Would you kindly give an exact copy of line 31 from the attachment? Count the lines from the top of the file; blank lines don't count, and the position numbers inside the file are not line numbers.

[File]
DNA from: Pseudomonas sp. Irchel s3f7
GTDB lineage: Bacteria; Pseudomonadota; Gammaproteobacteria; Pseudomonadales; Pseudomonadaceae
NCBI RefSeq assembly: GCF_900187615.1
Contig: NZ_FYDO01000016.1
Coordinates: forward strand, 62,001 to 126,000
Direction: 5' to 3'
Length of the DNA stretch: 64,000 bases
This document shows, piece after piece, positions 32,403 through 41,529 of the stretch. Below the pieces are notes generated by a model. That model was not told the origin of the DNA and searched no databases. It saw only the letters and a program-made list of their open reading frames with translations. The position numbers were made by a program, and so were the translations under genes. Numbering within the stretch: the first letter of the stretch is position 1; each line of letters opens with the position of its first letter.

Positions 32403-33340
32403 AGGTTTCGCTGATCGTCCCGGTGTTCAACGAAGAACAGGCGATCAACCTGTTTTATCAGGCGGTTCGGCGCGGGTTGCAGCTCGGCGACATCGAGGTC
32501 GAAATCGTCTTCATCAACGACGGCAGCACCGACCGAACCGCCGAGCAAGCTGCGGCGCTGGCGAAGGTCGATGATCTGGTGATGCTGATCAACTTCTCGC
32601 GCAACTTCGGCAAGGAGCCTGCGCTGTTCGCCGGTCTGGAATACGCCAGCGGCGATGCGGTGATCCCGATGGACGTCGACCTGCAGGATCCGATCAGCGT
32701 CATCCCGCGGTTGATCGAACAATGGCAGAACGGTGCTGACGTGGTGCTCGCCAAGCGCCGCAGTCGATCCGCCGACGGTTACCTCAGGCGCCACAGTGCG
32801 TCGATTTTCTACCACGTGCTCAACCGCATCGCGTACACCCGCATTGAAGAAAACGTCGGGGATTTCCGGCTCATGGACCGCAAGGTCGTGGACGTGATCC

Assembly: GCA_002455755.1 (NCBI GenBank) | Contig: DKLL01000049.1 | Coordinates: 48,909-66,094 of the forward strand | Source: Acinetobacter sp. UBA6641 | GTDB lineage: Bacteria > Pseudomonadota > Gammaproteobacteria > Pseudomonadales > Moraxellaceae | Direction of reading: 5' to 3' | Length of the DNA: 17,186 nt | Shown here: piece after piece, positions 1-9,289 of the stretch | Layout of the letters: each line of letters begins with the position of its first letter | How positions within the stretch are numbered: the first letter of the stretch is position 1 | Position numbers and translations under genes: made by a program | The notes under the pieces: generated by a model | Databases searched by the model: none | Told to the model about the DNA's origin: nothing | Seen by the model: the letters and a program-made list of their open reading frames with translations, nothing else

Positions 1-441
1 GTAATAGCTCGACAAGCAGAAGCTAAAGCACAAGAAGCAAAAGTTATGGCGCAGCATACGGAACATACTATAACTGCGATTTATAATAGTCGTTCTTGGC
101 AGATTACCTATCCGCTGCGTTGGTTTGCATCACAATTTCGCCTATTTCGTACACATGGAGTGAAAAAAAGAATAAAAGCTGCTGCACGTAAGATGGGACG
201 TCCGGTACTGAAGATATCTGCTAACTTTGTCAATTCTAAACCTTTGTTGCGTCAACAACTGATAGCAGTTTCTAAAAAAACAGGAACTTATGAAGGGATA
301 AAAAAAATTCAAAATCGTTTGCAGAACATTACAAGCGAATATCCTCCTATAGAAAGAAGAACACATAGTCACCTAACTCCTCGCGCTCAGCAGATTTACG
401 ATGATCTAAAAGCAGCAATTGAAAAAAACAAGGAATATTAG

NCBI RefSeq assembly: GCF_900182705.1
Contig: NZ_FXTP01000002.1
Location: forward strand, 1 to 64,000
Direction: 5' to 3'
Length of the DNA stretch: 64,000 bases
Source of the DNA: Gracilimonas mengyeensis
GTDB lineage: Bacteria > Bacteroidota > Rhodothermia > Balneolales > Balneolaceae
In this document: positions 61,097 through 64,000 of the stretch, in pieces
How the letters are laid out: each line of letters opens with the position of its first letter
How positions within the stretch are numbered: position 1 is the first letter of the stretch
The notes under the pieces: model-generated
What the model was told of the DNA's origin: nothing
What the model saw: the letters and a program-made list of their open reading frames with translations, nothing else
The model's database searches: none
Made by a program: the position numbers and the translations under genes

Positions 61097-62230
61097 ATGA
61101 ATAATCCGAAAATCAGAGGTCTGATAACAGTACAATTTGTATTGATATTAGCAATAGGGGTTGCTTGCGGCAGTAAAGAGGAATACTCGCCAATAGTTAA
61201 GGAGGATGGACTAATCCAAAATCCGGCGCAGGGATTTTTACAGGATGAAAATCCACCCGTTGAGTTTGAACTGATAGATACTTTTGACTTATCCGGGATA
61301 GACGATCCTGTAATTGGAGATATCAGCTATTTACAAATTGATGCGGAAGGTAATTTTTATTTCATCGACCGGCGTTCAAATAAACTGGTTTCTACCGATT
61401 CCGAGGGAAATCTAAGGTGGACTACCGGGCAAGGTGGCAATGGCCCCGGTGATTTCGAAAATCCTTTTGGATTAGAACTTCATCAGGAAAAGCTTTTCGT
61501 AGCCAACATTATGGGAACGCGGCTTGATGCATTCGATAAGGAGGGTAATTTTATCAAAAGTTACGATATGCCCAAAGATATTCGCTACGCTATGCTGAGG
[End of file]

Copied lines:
How positions within the stretch are numbered: position 1 is the first letter of the stretch